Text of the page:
As you can see, each of these grafting materials works well and will provide a solid foundation for later implant placement. In the cases where a portion of the socket is missing, a resorbable collagen membrane is a good choice for treatment.

The choice of materials and methods ultimately comes down to which material works in your hands as a clinician. Ridge preservation is simple, predictable, and a great practice builder. So why are you not doing it?


  1. Christensen GJ. Is socket grafting standard of care? Dent Econ. 2012;102(7). https://www.dentaleconomics.com/articles/print/volume-102/issue-7/practice/is-socket-grafting-standard-of-care.html. Accessed January 30, 2019.
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  7. Artzi Z, Nemcovsky CE, Dayan D. Nonceramic hydroxyapatite bone derivative in sinus augmentation procedures: clinical and histomorphometric observations in 10 consecutive cases. Int J Periodontics Restorative Dent. 2003;23:381-389.
  8. Ricci JL, Blumenthal NC, Spivak JM, et al. Evaluation of a low-temperature calcium phosphate particulate implant material: physical-chemical properties and in vivo bone response. J Oral Maxillofac Surg. 1992;50:969-978.
  9. Schlesinger CD. A novel approach to grafting around implants. Dent Today. 2017;36:50-54.
  10. Troiano G, Zhurakivska K, Lo Muzio L, et al. Combination of bone graft and resorbable membrane for alveolar ridge preservation: a systematic review, meta-analysis and trial sequential analysis. J Periodontol. 2017 Sep 12. [Epub ahead of print] 
  11. Urban IA, Jovanovic SA, Lozada JL. Vertical ridge augmentation using guided bone regeneration (GBR) in three clinical scenarios prior to implant placement: a retrospective study of 35 patients 12 to 72 months after loading. Int J Oral Maxillofac Implants. 2009;24:502-510.
  12. Buser D, Dahlin C, Schenk RK. Guided Bone Regeneration in Implant Dentistry. Chicago, IL: Quintessence Publishing; 1994:101.
  13. Selvig KA, Nilveus RE, Fitzmorris L, et al. Scanning electron microscopic observations of cell populations and bacterial contamination of membranes used for guided periodontal tissue regeneration in humans. J Periodontol. 1990;61:515-520.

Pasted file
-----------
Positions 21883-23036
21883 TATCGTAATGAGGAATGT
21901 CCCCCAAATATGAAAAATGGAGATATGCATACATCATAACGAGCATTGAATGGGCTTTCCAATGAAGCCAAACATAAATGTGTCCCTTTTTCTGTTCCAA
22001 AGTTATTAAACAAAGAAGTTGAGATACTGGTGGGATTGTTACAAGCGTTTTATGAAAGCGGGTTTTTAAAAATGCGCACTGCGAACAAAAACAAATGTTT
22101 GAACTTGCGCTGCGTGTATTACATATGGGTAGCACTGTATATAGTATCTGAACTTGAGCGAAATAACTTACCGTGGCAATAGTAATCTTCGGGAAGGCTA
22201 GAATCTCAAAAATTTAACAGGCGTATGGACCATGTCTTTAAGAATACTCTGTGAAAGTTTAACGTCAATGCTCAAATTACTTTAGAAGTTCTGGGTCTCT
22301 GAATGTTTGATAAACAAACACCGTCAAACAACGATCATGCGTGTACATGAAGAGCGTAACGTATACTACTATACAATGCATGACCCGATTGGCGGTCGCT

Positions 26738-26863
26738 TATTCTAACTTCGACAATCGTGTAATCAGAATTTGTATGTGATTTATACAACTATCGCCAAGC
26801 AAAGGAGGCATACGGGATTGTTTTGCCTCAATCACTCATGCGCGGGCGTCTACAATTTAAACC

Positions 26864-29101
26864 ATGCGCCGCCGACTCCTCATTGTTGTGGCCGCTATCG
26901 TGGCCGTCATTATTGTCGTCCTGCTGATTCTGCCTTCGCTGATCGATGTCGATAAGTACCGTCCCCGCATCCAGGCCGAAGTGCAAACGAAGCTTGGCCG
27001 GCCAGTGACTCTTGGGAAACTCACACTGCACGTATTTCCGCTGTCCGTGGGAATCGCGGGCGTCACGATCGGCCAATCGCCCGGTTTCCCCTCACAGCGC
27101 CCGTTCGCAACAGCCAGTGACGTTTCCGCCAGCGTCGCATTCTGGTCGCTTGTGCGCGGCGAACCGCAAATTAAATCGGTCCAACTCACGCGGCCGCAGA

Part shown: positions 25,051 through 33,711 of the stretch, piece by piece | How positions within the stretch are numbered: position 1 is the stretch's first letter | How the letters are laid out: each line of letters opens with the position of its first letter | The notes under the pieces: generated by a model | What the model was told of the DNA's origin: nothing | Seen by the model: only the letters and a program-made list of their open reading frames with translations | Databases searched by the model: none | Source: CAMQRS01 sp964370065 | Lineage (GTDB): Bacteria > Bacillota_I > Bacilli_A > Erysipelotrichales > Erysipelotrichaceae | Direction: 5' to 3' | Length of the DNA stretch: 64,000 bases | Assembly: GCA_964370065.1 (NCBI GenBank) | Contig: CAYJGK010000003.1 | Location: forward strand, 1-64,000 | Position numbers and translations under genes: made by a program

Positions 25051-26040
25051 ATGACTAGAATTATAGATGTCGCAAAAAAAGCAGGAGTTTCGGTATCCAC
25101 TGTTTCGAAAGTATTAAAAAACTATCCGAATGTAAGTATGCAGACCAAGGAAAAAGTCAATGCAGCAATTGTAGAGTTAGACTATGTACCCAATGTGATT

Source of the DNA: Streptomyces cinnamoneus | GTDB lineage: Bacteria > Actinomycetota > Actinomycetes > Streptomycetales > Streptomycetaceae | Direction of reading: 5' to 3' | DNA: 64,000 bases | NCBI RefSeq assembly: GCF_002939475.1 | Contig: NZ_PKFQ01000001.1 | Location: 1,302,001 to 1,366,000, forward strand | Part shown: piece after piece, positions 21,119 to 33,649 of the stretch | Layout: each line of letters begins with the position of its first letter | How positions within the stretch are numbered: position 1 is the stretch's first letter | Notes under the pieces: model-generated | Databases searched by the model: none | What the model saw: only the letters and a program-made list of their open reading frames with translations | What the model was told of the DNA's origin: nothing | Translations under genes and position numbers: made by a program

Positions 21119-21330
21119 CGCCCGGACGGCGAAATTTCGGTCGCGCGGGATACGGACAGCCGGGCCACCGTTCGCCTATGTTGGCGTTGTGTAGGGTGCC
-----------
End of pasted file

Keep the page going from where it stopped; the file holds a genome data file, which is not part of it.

14. Grevstad HJ, Leknes KN. Ultrastructure of plaque associated with polytetrafluoroethylene (PTFE) membranes used for guided tissue regeneration. J Clin Periodontol. 1993;20:193-198.
  15. Verardi S, Simion M. Management of the exposure of e-PTFE membranes in guided bone regeneration. Pract Proced Aesthet Dent. 2007;19:111-117.
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  18. Friedmann A, Dehnhardt J, Kleber BM, et al. Cytobiocompatibility of collagen and ePTFE membranes on osteoblast-like cells in vitro. J Biomed Mater Res A. 2008;86:935-941.

Dr. Schlesinger has been an internationally renowned implant educator for the past 11 years. He graduated from The Ohio State University College of Dentistry in 1996. After completing a General Practice Residency at the Veterans Administration Medical Center (VAMC) in San Diego, he went on to become the Chief Resident of the GPR Program at the VAMC West Los Angeles. During his time in Los Angeles, he received extensive training in oral surgery, implantology, and complex restorative dentistry. He maintained a thriving practice in San Diego for 14 years before relocating to Albuquerque to become the COO of an implant company. In 2016, Dr. Schlesinger went back into private practice, where he provides comprehensive implant treatment through multiple offices in New Mexico. He can be reached via email at cdschlesinger@gmail.com.

Disclosure: Dr. Schlesinger is a speaker for Glidewell Laboratories and Impladent, Ltd.